State v. Jamison

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444 P.2d 1005 (1968)

In the matter of Valerie Mae Mitchell, John Charles Mitchell, Floydette Mitchell, Veronica Rose Mitchell, Children. STATE of Oregon, Respondent, v. Veronica Tias JAMISON, Appellant.

Supreme Court of Oregon, In Banc.

Submitted August 20, 1968.

Decided September 5, 1968.

Thomas M. Mosgrove, Pendleton, for the motion.

Before PERRY, C.J., and McALLISTER, SLOAN, O'CONNELL, GOODWIN, DENECKE and HOLMAN, JJ.

PER CURIAM.

Following our decision in the above entitled matter, counsel has applied for reasonable attorney fees on appeal. Such fees would have to be taxed against Umatilla County.

Notwithstanding our holding that the state may not constitutionally terminate parental rights in a proceeding in which indigent parents are denied counsel, we must reluctantly hold that we have no authority to tax attorney fees on appeal against the state or one of its subdivisions. State ex rel. Nilsen v. Adams, Or., 431 P.2d 270 (1967); Uris v. State Compensation Department, Or., 430 P.2d 861 (1967).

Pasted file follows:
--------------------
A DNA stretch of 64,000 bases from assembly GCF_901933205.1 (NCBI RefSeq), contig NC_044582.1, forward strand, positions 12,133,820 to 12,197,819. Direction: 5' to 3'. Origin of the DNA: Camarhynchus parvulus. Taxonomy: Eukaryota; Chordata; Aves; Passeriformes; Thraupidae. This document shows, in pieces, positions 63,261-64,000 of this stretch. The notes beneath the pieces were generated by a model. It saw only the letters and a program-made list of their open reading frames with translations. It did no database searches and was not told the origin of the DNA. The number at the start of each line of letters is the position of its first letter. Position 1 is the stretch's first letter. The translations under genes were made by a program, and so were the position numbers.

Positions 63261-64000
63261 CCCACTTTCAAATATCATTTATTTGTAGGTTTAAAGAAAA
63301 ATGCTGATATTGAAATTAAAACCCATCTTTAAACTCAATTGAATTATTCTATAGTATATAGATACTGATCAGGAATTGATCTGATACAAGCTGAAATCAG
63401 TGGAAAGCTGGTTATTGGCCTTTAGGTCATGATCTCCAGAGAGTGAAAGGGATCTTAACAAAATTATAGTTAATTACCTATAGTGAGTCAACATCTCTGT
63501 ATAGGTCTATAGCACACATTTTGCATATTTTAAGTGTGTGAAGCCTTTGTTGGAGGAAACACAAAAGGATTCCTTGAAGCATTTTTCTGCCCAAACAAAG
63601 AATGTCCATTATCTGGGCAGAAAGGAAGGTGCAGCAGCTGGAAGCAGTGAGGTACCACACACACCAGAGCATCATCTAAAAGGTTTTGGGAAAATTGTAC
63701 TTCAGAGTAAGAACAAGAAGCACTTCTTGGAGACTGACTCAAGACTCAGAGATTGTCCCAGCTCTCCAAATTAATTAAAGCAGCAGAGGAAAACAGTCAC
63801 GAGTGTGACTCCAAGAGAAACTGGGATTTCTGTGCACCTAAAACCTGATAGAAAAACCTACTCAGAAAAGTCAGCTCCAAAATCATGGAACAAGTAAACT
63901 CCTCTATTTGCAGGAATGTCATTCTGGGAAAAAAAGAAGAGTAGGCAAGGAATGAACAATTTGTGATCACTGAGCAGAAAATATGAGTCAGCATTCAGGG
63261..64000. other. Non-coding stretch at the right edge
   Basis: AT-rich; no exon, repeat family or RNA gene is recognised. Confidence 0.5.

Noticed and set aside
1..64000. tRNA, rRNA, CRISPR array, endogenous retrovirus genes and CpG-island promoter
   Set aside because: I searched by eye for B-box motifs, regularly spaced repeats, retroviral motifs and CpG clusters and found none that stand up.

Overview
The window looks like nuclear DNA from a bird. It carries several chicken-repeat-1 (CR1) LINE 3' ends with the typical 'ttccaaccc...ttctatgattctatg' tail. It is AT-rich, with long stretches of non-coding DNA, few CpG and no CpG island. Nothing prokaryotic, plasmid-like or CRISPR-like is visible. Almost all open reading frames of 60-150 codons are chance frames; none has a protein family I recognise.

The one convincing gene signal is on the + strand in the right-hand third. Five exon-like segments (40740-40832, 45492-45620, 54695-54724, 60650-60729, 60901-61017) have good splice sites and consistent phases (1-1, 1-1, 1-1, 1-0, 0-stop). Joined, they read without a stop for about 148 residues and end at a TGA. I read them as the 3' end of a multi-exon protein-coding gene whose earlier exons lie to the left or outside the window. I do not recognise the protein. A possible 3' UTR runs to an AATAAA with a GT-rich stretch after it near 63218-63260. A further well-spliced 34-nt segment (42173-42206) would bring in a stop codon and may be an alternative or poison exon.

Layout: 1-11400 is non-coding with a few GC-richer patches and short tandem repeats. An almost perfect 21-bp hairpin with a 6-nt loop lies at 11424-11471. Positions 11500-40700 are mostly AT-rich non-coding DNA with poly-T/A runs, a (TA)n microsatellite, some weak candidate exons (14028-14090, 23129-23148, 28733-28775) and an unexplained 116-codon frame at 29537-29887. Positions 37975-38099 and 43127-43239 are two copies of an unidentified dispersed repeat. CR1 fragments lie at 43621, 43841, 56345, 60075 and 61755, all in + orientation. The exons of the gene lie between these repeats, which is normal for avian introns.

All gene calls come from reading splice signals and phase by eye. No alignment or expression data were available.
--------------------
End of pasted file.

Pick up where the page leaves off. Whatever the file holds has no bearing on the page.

Unlike the circuit courts, which have been given general and equitable jurisdiction (ORS 419.474) and which may make provision for attorney fees in any case on behalf of a child (ORS 419.498), this court has no express authority to allow attorney fees in cases brought under ORS ch. 419. Our attention has been called to no statute which allows us to enter a money judgment against a governmental subdivision in this case.

In the absence of statutory authority to tax attorney fees against a party or a political subdivision of the state, we have refrained from doing so. See State ex rel. Nilsen v. Adams, supra. See, also, ORS 138.500 as amended by Oregon Laws 1961, ch. 480, ยง 2(3), which provides in detail for the taxation of attorney fees in post-conviction appeals, and Spencer v. Gladden, 230 Or. 162, 165, 369 P.2d 129 (1962). Until the Legislative Assembly makes provision for the payment of attorney fees by the appropriate governmental subdivision, attorneys laboring in this court remain in the position of court-appointed counsel in criminal cases prior to the adoption of the legislation which now permits the payment of reasonable fees. The petition is, accordingly, denied.